Intel chips have another flaw that could let skilled hackers pull sensitive information from microprocessors, Intel and independent security researchers said Tuesday.
The researchers say a flaw in the microprocessors is vulnerable to four new attacks, each of which could capture information like encryption keys and passwords -- the building blocks of security for the rest of your computer. The research was reported earlier by Wired, which said the flaw affects millions of PCs.
Multiple researchers spread across more than a dozen different organizations released their findings about the flaw on Tuesday. The flaw is in the same family as the the announced in 2018, and it has some similarities. First, it affects data stored on your chip that the hardware keeps around to perform tasks more quickly. What's more, the new flaw requires hackers to get malicious software to run on your device before they can steal information from the chip.
The announcement indicates that this type of flaw, which was novel when reports of Meltdown and Spectre were first announced, is an area of intense research, and experts might continue to find serious chip flaws down the road. Intel and other chip makers face the challenge of addressing flaws that allow these kinds of attacks without sacrificing the performance of their microprocessors.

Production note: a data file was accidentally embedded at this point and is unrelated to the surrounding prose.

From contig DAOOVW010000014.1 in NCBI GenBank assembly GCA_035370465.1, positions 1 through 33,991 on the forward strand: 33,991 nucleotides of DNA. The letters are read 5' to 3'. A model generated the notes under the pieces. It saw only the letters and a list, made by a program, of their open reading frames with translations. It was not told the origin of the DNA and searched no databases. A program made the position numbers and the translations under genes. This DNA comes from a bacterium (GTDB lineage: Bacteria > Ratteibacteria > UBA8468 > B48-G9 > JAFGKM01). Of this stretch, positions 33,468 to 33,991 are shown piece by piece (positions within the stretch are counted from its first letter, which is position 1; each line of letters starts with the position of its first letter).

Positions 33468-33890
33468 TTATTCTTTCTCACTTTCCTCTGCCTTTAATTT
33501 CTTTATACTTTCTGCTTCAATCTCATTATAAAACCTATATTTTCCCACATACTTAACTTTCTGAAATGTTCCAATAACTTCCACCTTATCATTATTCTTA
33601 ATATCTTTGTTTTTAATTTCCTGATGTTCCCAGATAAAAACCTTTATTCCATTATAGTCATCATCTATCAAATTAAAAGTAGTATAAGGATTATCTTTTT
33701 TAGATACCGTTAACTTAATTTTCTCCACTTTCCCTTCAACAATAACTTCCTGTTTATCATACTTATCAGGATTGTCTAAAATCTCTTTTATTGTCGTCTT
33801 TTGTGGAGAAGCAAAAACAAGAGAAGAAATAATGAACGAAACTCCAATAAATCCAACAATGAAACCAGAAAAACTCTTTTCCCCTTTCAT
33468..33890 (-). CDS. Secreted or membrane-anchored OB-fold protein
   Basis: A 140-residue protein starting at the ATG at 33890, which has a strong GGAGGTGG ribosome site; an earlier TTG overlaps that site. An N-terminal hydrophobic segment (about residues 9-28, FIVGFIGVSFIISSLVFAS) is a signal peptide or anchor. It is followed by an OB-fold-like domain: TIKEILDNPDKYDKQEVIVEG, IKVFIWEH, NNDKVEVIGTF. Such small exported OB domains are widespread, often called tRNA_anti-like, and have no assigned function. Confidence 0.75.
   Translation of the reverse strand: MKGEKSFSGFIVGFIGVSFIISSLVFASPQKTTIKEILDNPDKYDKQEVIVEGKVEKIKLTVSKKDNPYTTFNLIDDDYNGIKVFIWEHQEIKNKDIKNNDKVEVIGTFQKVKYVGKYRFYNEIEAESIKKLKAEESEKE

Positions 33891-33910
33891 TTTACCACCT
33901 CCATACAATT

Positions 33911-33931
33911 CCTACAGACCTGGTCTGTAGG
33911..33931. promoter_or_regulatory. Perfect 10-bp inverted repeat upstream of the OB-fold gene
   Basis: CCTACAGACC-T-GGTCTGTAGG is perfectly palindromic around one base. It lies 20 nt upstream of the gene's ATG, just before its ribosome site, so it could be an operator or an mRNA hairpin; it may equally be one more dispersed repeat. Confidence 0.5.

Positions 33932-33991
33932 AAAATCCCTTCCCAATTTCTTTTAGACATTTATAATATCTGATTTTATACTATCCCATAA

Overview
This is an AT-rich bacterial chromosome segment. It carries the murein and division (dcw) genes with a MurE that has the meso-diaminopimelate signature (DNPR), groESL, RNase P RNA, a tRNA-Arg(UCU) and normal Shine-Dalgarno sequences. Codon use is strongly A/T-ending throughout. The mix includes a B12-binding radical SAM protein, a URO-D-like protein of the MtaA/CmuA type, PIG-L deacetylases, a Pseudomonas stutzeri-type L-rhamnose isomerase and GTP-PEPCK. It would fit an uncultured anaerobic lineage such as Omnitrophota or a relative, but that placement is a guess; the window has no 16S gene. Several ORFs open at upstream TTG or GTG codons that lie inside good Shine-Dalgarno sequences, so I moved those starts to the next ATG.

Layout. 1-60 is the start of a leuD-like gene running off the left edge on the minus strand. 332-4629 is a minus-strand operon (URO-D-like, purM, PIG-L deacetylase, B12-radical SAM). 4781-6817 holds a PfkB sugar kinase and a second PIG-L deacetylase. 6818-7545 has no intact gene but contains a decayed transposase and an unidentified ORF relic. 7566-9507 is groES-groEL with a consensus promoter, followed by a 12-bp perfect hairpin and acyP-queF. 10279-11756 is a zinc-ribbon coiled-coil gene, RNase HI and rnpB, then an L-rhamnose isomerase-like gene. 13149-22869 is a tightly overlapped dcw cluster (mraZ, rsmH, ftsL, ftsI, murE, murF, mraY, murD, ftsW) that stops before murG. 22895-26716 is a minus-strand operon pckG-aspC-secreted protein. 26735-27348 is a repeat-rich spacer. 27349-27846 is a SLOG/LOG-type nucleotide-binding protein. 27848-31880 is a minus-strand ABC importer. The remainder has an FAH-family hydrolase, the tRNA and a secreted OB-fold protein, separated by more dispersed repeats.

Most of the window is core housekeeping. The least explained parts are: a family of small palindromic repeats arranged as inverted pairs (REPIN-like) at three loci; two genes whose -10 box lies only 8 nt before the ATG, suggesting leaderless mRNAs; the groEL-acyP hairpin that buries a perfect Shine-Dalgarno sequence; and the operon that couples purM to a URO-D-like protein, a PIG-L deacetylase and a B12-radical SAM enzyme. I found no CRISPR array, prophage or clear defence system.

Intel said in a statement that the best way to protect yourself from attacks targeting this flaw is to keep your system software updated. The flaw has been fixed on Intel Core processors from the 8th and 9th generation, as well as the Intel Xeon Scalable processor family's 2nd generation. Other chips can be fixed with updates to software called microcode, which solve the problem without having to rewrite the hard coded features of a microprocessor.
The company also released data on how its fixes to the flaw are affecting different processors' performance.